The chemical characteristics of earth materials are reflect the environments how and where they are formed, they also determine their potential fate when exposed to chemical changes.
For instance, rocks and minerals formed deep underground may not be stable in the surface environment where they are exposed to water, air, temperature changes, and other physical and chemical conditions. All matter is made up of atoms, and atoms are made up of atomic particles electrons, protons, and neutrons - see Figure A chemical element is a pure chemical substance consisting of one type of atom distinguished by its atomic number, which is the number of protons in its nucleus.
Common examples of elements are iron, copper, silver, gold, hydrogen, carbon, nitrogen, and oxygen. The Periodic Table is a list of known elements arrange by atomic number see Figure Of these, 92 are naturally occurring prior to development of artificial nuclear research and development.
The lightest element, hydrogen, has one proton, whereas the heaviest naturally occurring element, uranium, has 92 protons. Many elements have one or more isotopes. Isotopes are each of two or more forms of the same element that contain equal numbers of protons but different numbers of neutrons in their nuclei, and hence differ in relative atomic mass but not in chemical properties. Some isotopes are not stable and ultimately break down or change in other elements.
I this case, the isotope is considered a radioactive form of an element. Many elements have both stable and radioactive isotopes. For example, the element carbon has 3 isotopes: All there isotopes have 6 protons, but have 6, 7, and 8 neutrons, respectively.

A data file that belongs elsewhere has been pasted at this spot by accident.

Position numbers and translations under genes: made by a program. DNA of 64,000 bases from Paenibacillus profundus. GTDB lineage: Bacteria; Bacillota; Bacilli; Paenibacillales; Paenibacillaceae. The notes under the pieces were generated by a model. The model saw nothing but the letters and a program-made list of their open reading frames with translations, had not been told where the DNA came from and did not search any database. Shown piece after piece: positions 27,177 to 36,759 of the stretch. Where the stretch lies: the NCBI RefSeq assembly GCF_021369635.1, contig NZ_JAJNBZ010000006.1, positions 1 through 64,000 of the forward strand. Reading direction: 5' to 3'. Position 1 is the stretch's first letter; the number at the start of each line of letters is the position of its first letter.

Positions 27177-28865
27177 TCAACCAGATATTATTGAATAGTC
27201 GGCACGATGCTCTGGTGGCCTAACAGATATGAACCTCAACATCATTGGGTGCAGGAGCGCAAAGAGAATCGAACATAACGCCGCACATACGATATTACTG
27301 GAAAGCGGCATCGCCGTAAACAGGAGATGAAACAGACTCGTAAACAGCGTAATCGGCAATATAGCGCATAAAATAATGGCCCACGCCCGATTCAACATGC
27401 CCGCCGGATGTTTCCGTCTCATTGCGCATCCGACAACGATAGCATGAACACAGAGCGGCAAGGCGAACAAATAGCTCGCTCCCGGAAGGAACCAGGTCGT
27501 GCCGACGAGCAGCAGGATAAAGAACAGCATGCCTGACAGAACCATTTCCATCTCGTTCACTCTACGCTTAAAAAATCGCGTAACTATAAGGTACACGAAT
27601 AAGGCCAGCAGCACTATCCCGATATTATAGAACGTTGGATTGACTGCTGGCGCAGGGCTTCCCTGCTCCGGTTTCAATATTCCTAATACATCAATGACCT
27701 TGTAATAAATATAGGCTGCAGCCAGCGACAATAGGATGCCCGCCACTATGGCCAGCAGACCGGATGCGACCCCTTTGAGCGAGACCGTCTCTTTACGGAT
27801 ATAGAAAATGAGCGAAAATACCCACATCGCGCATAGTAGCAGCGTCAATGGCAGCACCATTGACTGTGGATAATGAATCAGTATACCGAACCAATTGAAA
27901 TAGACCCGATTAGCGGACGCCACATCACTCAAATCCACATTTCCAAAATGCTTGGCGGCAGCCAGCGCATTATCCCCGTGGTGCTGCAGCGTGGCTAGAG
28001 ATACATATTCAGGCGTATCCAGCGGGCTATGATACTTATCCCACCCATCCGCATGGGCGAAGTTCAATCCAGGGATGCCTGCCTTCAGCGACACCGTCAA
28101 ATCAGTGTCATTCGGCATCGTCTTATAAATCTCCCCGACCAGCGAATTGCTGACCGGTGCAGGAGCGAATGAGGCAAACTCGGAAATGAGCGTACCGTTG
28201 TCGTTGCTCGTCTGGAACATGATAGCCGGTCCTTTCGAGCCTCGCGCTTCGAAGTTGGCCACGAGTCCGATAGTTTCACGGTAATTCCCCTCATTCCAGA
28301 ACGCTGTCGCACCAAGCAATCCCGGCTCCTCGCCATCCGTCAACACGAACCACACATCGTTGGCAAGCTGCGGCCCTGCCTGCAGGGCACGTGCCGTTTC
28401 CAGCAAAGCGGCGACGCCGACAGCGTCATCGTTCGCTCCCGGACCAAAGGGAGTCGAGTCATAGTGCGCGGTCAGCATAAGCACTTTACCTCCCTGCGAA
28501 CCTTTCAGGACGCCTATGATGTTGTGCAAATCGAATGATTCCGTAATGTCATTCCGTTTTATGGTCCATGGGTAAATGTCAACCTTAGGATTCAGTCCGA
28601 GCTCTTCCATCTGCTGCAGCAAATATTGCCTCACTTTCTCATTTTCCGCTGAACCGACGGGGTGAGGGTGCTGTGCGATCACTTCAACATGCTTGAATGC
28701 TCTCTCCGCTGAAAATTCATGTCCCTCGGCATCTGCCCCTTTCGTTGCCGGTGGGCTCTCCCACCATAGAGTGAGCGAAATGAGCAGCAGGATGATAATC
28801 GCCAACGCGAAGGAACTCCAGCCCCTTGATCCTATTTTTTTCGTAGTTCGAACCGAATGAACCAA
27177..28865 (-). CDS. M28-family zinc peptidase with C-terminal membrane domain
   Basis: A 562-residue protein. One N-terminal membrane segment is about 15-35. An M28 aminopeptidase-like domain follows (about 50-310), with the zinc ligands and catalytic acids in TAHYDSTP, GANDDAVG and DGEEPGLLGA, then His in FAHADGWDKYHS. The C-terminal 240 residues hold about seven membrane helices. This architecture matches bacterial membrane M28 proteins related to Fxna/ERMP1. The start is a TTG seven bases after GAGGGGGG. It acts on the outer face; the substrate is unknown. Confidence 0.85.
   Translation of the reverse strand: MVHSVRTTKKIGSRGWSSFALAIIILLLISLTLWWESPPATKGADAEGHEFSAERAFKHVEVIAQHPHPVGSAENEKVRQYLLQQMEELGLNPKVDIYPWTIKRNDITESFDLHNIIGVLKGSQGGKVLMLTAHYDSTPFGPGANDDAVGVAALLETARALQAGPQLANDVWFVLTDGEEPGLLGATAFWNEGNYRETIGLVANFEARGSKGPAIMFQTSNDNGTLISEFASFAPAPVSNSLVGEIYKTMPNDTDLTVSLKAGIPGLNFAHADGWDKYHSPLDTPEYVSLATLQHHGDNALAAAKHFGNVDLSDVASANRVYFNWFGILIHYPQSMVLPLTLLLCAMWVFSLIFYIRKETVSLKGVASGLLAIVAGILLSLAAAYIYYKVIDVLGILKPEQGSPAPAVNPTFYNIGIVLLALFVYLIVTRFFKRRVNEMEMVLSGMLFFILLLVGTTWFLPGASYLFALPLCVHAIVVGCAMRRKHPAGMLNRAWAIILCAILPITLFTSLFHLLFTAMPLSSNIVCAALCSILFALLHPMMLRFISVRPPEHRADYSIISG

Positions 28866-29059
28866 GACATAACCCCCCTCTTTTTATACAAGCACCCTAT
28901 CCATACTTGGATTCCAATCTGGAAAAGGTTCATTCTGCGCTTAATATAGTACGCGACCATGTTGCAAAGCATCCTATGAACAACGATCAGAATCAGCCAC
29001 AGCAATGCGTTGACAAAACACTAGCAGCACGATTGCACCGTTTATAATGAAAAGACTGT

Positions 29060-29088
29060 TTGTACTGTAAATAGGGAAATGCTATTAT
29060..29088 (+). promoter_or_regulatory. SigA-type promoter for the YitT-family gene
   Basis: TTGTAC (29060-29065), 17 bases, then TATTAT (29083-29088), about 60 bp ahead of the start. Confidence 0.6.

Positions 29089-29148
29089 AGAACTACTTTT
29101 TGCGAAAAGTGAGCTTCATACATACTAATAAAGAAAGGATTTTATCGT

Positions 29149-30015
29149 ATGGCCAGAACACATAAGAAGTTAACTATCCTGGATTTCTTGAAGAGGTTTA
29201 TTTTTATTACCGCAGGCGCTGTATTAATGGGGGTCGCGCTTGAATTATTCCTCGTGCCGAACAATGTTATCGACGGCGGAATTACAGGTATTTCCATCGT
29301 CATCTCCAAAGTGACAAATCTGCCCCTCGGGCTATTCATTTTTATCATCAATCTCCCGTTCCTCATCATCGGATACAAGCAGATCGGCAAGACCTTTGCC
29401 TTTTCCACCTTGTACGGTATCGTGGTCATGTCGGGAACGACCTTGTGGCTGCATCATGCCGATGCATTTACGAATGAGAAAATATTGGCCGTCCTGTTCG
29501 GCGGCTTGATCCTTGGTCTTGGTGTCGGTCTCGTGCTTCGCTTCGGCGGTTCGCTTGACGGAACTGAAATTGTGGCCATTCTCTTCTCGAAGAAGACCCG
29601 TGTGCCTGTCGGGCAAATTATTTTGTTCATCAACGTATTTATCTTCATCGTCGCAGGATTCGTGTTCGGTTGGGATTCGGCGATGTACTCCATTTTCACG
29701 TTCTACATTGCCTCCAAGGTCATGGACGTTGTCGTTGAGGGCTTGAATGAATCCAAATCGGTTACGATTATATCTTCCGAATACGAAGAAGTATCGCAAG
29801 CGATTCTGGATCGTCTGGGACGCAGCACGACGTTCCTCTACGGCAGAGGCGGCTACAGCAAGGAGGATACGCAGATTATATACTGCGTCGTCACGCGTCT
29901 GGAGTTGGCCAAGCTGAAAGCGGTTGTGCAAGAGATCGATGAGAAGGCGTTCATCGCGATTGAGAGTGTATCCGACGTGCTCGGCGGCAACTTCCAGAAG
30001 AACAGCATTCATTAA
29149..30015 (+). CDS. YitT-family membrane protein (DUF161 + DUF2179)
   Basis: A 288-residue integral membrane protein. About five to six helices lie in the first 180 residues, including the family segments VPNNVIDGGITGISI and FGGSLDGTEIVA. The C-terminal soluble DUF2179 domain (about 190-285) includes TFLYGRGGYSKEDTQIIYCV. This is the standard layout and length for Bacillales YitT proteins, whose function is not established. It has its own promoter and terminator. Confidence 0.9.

In "nature,"here are at least stable isotopes that have never been observed to decay. Of these 50 are radionuclides unstable isotopes that undergo radioactive decay. They occur among the 80 different elements that have one or more stable nuclides. With the invention of nuclear weapons, and the numerous nuclear bomb test through the s to the present, there are now many more radionuclides loose in the environment. A molecule is a group of atoms bonded together, representing the smallest fundamental unit of a chemical compound that can take part in a chemical reaction chemical compound—a pure chemical substance consisting of two or more different chemical elements that can be separated into simpler substances by chemical reactions.
Chemical compounds have a unique and defined chemical structure; they consist of a fixed ratio of atoms that are held together in a defined spatial arrangement by chemical bonds. All minerals are chemical compounds, but by comparison relatively few compounds are naturally occurring minerals!